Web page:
I wished good night writing: "I'm hopeful too. Much love to you <3" and switched to Facebook. I was feeling very happy to know that she was fine, and very thankful for her loving words which were almost incredible considering she was writing to a never-met person from a city under siege.

I had not understood, not yet ...

Unluckily, as soon as I switched to Facebook, I read a piece of news that made me feel very depressed: I felt really very bad inside.
I felt alone, very very alone.
That pain would not go away and I could not fall asleep.
I felt I must have a last glance at Twitter before switching my iPad off.
Strangely enough, there was a new DM from @RoniRan2 waiting for me:
"Why are not happy?"
She had sent it about two or three minutes after I read the piece of news that made me feel bad. I could never imagine - not in those moments when I had the greatest proofs of telepathy and empathy - that one night, from a city under siege, where she saw friends and perhaps relatives fall daily, while she was defending her home, her very life, somebody whom I had never met would feel that I was going through a moment of intense unhappiness, and would care to ask me "why?"
It would be too complicated, even ridiculous for me to explain via DM why I felt unhappy to somebody living among ruins, bullets, bombs.
So I lied by writing:
"I'm happy!"
but then I added sincere words:
"I want to meet you when you defeat the enemy <3 <3 <3 :)"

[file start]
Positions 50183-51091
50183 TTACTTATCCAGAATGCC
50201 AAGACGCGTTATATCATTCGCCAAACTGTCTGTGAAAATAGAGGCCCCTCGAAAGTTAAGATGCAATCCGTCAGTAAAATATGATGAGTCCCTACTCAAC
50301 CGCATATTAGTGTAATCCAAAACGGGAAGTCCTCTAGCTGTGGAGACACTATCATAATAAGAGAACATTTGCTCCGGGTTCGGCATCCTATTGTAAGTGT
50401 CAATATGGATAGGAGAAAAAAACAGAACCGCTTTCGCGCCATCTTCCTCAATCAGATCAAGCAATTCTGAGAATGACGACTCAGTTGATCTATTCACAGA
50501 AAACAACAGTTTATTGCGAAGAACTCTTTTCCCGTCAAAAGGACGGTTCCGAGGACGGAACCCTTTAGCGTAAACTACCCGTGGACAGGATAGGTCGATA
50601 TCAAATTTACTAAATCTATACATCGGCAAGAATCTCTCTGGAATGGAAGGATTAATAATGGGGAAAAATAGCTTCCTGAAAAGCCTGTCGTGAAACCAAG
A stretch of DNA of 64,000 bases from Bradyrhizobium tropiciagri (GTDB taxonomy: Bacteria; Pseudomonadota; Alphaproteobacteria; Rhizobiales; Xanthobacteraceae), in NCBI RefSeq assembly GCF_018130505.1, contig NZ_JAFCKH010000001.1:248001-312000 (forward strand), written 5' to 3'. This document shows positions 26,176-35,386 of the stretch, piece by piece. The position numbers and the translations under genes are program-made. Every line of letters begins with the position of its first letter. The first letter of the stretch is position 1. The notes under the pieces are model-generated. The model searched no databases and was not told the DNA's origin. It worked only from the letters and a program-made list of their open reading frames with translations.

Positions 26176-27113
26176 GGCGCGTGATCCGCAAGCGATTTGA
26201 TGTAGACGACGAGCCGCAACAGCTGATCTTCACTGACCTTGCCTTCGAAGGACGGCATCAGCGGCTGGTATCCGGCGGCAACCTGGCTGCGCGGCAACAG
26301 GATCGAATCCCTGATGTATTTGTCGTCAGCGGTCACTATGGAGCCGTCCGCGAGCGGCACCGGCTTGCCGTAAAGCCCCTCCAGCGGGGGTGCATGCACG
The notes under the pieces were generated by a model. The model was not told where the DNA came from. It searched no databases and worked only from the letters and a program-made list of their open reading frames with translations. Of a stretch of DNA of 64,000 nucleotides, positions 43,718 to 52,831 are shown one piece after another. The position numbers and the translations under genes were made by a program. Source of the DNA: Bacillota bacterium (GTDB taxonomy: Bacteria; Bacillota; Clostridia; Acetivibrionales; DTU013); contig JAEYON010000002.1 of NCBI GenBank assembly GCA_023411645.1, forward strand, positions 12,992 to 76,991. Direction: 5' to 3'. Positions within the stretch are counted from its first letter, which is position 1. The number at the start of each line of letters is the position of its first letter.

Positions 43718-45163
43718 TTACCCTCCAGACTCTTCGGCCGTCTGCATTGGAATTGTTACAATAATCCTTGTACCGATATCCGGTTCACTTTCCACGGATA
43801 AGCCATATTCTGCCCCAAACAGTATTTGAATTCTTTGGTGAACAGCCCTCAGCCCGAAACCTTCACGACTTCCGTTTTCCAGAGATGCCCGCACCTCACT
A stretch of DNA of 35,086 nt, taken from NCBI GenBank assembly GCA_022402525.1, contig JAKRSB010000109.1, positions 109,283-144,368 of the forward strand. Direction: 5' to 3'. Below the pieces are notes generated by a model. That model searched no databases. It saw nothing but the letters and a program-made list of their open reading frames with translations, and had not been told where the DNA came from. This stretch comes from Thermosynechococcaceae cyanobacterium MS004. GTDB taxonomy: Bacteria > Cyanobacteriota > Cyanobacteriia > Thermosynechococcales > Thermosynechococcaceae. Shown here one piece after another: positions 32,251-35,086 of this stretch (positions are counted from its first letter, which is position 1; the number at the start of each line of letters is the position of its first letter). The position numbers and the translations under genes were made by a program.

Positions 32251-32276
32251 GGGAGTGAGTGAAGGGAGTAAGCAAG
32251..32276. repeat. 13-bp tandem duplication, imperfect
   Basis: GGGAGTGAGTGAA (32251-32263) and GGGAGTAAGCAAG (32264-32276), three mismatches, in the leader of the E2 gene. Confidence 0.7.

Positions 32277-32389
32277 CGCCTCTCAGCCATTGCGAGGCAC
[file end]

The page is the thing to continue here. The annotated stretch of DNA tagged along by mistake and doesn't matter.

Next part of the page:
@RoniRan2 answered:
"I am glad :) :) :) :) :) "

"Why are not happy?"
@RoniRan2 - October 20th, 2014
On the following days I found out that my sorrow of that night was for a false reason. Or perhaps the piece of news I had read in Facebook was true, but later on things changed so there was no reason for me to suffer. I felt an echo inside, Roni Ran's question:
"Why are not happy?" 

She started tweeting also images of wounded fighters, and the odd-eyed white cat appeared. But she continued to tweet mostly images of splendid Amazons.
Via DM Roni Ran wrote to me some news from inside Kobane. Once she denied Kurdish propaganda by confirming the death of Rehana, a very young Amazon whose image had been seen all over the world. In the DM about Rehana, she wrote also the word "sorry": perhaps she was apologizing because she knew the news would make me sad, or perhaps she meant she was sad. Or perhaps that word had both meanings. 

"I know he died. Sorry :("
@RoniRan2 - October 29th, 2014